Turning to Northwestern, the Wildcats boast the league’s 3rd-best passing attack with quarterback Clayton Thorson averaging 241 pass yards per game and wide receiver Austin Carr leading the B1G in receptions (7.1) and receiving yards (103) per game. What kind of day will Pat Fitzgerald’s outfit have through the air against the B1G's 2nd-best pass defense (159 ypg)?

Eric: This is going to be a bigger test for Ohio State than I originally thought. Thorson is playing well lately (nine touchdowns against just one pick during Northwestern's three-game winning streak), Carr's numbers are staggering and the Wildcats use Justin Jackson out of the backfield very well. If the Buckeyes can get to Thorson, they shouldn't have a problem. But if he can stand in the pocket the way he likes to, it could be a long day for the secondary. Penn State's wide receivers are better as a whole than Northwestern's, but Thorson is a better passer than McSorley. And McSorley led two dynamite drives when Penn State absolutely needed them which kept the Nittany Lions in the game.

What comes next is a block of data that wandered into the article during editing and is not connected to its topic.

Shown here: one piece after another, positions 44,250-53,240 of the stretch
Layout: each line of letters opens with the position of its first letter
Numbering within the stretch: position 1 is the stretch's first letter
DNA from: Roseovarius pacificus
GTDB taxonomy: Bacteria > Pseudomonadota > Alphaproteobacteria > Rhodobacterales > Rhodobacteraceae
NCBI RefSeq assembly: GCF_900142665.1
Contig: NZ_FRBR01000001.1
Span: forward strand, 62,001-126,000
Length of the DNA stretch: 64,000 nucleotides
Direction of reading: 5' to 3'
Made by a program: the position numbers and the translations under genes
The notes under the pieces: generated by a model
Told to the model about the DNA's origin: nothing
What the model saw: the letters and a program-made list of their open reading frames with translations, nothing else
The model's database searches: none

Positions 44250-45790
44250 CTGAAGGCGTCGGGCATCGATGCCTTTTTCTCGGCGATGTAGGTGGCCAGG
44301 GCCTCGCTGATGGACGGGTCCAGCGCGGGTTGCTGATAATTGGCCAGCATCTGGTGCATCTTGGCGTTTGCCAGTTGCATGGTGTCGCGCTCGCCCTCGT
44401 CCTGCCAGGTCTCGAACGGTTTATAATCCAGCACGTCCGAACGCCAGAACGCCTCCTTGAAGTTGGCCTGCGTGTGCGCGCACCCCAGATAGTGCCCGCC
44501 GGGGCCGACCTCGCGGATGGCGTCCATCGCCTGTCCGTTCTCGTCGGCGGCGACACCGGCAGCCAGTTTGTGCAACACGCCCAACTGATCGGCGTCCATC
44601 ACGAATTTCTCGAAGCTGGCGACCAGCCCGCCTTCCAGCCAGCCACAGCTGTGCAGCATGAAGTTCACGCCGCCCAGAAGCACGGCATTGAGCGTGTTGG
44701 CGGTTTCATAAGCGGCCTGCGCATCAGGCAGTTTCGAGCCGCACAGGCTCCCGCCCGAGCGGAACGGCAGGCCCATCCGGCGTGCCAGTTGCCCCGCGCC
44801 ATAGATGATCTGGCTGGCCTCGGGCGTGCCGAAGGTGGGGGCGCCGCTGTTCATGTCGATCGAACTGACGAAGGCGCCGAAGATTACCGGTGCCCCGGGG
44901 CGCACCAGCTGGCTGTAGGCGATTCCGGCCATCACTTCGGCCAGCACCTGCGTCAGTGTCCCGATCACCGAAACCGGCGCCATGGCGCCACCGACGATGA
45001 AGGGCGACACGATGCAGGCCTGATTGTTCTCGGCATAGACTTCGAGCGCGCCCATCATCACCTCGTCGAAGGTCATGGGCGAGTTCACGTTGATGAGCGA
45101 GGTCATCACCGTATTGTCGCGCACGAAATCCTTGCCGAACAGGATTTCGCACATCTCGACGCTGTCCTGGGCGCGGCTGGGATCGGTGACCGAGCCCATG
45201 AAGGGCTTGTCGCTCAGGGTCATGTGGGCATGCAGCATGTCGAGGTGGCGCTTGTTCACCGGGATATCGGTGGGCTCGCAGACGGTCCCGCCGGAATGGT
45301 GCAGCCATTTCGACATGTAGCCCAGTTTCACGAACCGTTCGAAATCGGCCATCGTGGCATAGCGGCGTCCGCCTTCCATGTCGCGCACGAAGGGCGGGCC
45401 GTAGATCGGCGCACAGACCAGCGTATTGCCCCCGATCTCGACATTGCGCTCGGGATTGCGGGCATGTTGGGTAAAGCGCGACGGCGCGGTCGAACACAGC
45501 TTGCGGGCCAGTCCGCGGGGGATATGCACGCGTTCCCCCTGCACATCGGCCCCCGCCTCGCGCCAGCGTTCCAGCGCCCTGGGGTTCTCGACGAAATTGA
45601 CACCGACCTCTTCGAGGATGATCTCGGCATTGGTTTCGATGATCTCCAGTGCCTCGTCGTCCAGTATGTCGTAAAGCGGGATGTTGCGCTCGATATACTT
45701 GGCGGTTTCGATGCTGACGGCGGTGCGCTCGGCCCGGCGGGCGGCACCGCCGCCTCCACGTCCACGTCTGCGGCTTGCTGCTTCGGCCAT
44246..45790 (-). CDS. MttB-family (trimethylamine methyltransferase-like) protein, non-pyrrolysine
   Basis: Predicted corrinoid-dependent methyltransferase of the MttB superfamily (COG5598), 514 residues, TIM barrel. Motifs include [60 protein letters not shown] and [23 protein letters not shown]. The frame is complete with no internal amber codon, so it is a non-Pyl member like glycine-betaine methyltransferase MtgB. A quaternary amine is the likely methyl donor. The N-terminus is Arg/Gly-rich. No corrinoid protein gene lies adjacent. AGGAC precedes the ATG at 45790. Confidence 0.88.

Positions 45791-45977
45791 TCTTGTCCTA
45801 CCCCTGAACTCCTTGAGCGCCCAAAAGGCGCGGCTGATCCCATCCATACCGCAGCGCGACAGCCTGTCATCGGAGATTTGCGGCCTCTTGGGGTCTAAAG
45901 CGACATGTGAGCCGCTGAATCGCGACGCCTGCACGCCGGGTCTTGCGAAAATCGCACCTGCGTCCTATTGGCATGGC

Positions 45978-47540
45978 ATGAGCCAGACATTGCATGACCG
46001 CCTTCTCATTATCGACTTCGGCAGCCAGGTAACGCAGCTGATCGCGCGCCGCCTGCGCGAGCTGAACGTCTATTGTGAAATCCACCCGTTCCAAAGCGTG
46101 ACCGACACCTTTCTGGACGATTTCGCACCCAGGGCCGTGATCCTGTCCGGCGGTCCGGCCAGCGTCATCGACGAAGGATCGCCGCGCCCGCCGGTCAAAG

I think Thorson throws for at least one touchdown but Ohio State also intercepts him once.

Andrew: Outside of a long drive to end the first half against Penn State, Ohio State's defense continuously bends but does not break. The Buckeyes are seemingly fine with letting the underneath passes happen, so long as they don't get beat. Northwestern will rack up a lot of yardage as a result - and I expect Thorson to top his season average - but will be unable to finish drives with touchdowns to stay in the game for more than one half. Carr will be relatively ineffective, though, and Malik Hooker will come down with his fifth interception of the season when the Wildcats try to force the ball to him downfield.